WATER? CLEAR AS MUD
SOME very senior staff at Dubbo Regional Council (DRC) like to have their ratepayer funded staff putting in all sorts of submissions, at ratepayer cost, so they win some glory at in-house local government awards that do little for the very ratepayers who fund these exercises.
Yet we see only the bare minimum of communication from council when the story isn’t so bright, like how the hell, in 2016, can a large part of the city have E coli in our water supply.
I didn’t always agree with former mayor Mathew Dickerson, but I’m sure he would have set up daily press conferences so the community would know there’d be a council face to the crisis on a regular basis, instead of the current hiding behind press releases written by PR staff.
Former Dubbo mayor Mathew Dickerson told me the Boil Water Alert would have been handled far differently if he was still in office.
“It was known about the water on Thursday, but we didn’t find out until Monday,” Mr Dickerson said.
“Something that important, I would have told the community straight away, as soon as we’d received the first text - you don’t muck around with people’s’ health.
“The credo is we should tell the bad news quicker than we tell the good, just like we did when the Apex Oval project was delayed,” he said.
Mr Dickerson said people didn’t know what was going on and said he would have scheduled daily press conferences to update everyone with the latest progress on finding and eliminating the source of the problem.
Added to that, he believes the senior person, in this case administrator Michael Kneipp, should have been the front person instead of going missing in action.
Former deputy mayor Ben Shields has called for the water access charges to be dropped for this quarter, and council has to more than consider this, that is the least that could be done.
I’d hate to add up the extra cost to ratepayers this has been, but all supermarkets had multiple pallets of large water containers sitting out the front on prominent display.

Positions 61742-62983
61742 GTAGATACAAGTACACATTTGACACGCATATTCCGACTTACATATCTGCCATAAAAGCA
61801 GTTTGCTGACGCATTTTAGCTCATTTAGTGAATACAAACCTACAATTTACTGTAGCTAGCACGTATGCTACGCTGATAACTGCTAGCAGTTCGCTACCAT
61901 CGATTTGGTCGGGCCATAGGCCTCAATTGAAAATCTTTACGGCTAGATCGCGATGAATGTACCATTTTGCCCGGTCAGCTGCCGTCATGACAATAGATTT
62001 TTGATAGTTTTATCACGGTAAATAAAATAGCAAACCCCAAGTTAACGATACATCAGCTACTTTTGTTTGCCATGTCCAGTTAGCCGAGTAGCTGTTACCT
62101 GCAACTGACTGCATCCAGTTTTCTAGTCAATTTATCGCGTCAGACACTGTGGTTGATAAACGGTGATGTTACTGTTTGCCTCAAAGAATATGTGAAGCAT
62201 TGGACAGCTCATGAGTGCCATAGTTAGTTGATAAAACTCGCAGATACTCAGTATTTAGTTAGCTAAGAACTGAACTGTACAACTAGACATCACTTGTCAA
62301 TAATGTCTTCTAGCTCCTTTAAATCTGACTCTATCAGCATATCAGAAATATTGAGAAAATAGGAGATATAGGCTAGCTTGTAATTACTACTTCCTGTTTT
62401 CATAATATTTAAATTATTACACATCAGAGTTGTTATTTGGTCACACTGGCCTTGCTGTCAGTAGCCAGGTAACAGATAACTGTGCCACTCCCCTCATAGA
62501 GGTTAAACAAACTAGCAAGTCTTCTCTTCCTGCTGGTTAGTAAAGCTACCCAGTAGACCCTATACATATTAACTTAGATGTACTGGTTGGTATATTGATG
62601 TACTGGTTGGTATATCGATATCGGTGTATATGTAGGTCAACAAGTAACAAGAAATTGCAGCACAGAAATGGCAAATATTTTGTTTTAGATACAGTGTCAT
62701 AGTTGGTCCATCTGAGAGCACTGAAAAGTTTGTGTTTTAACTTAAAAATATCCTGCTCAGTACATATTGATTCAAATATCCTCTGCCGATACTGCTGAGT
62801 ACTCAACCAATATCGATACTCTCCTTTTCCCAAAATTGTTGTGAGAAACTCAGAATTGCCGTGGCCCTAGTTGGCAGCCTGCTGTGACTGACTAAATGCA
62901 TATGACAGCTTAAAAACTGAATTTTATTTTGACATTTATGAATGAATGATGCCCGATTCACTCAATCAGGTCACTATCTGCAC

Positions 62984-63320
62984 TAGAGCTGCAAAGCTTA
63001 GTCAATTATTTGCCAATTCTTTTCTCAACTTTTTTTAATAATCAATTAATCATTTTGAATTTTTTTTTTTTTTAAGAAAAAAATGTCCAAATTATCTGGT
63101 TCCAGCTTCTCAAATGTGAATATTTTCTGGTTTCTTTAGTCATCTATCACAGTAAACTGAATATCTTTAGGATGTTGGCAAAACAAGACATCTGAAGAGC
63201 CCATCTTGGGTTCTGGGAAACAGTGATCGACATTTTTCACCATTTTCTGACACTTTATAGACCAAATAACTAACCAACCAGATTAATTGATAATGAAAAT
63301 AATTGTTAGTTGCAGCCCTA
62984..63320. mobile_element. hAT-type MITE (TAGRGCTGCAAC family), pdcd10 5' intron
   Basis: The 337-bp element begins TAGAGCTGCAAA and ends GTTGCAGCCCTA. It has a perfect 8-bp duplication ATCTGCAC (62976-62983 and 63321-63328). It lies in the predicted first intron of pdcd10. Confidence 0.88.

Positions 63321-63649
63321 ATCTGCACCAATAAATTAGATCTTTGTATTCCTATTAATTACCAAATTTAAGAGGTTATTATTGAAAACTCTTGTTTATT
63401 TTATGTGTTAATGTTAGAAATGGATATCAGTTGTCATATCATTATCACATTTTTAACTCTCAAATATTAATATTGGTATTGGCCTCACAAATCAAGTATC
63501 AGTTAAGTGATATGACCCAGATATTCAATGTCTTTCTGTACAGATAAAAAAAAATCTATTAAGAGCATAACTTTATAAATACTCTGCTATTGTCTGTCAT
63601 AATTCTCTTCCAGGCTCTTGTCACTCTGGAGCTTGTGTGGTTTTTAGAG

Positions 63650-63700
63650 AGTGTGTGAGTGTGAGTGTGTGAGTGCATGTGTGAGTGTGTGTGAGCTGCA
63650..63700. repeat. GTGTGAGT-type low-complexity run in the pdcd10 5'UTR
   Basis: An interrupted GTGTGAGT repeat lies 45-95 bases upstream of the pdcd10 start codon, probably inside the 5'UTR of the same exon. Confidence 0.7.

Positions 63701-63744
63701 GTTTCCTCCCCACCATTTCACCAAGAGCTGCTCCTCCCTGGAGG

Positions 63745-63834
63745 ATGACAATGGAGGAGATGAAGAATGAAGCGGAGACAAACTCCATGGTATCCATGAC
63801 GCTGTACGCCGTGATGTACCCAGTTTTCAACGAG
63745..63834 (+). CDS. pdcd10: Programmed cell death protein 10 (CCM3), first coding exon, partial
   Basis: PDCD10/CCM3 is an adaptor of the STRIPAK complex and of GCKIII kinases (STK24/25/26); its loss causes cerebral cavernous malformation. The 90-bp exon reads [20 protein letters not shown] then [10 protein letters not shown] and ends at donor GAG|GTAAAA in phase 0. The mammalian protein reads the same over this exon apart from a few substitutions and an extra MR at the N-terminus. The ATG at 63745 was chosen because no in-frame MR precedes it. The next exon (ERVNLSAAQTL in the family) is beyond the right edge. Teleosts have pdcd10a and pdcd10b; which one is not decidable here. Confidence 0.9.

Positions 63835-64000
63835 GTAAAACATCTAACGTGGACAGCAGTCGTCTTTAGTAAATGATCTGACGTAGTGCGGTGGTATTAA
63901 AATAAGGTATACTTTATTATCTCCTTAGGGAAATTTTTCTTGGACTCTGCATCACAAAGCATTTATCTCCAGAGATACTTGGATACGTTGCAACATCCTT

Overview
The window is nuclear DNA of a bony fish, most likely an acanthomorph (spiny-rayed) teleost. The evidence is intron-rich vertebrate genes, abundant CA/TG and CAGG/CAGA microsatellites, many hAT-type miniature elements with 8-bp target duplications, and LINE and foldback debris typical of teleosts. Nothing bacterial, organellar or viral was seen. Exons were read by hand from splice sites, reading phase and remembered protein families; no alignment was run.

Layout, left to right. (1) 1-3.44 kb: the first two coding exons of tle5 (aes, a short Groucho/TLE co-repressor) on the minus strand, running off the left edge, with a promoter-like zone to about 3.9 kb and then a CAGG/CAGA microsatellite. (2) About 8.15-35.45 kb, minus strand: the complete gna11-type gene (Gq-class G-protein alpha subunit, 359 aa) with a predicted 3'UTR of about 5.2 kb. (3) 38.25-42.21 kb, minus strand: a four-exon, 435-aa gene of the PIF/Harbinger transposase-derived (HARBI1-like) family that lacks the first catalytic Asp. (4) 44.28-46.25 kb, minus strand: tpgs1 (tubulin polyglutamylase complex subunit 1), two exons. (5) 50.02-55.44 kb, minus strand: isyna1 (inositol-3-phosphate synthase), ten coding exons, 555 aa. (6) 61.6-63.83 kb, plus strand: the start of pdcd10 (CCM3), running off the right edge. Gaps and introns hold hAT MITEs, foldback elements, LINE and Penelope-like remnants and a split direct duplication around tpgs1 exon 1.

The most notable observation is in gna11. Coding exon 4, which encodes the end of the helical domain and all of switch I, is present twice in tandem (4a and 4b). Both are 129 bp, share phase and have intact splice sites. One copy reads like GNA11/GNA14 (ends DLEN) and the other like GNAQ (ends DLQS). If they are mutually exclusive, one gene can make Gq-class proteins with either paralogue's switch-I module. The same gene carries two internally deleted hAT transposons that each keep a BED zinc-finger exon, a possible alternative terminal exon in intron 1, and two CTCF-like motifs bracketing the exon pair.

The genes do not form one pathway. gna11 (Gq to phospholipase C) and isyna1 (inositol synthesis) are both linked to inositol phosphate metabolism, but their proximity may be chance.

Back of envelope, let’s say 3000 homes were affected and these homes averaged $100 in direct and indirect on-costs from this emergency, that adds up to $300,000, and that’s a direct impost on people who already pay too much in rates and charges to featherbed an organization which has so many inefficiencies already embedded in its culture.
That’s not including the cost to local business such as KFC, who shut up shop while the alert was in place, that would be a very costly exercise.
This latest outbreak suggests a failing on so many levels, and there should be more faces going public to shoulder the blame, there should have been a daily press conference for updates, but that’s not the way it works around here.
Probably the biggest frustration I’m hearing as feedback is that the people responsible, the ones with whom the buck stops, don’t have their public pay docked – it costs the council, ie ratepayers, plenty of dollars to fix this problem as well as having to pay for safe water out of their own pockets, yet those responsible for the mess don’t suffer any financial consequences – there are no performance payments in the top levels of this secure and cosseted sector.
Another cause of angst is the drawn out time before the first E coli positive test and the time it took to inform the community, even given that many complexities surround this part of the issue.
I see the new councillors at Narromine (that’s right, they have elected councilors) wasted no time in running a broom through that town, with long serving general manager Greg Lamont shown the door – it’s fair to say there was a big and long term split in the town between detractors and supporters of the GM.
I don’t think it’s a great thing when senior staff in local government bed in for a lifetime job, and that’s not just me, the Independent Commission Against Corruption (ICAC) and crime fighting agencies across the globe understand that endless ongoing relationships, which can be beneficial, can also lead to corruption down the track.
Brexit, Trump, the Orange by-election, Narromine Shire Council – it’ll be interesting to see if the winds of change sweep through the long term bosses in this city at next year’s council elections, I for one can’t wait.
After a long and drawn out process, we’re now being told all is good and the water is okay, but I for one will only ever drink town water that goes through a very good filter I’ve had installed, it doesn’t just taste better, it better insulates me from the loss of trust I’ve experienced since the first contamination notice went out all too late.
Feeling flushed: Council in hot water over boiled water alert.
The week’s top stories from around the region by John Ryan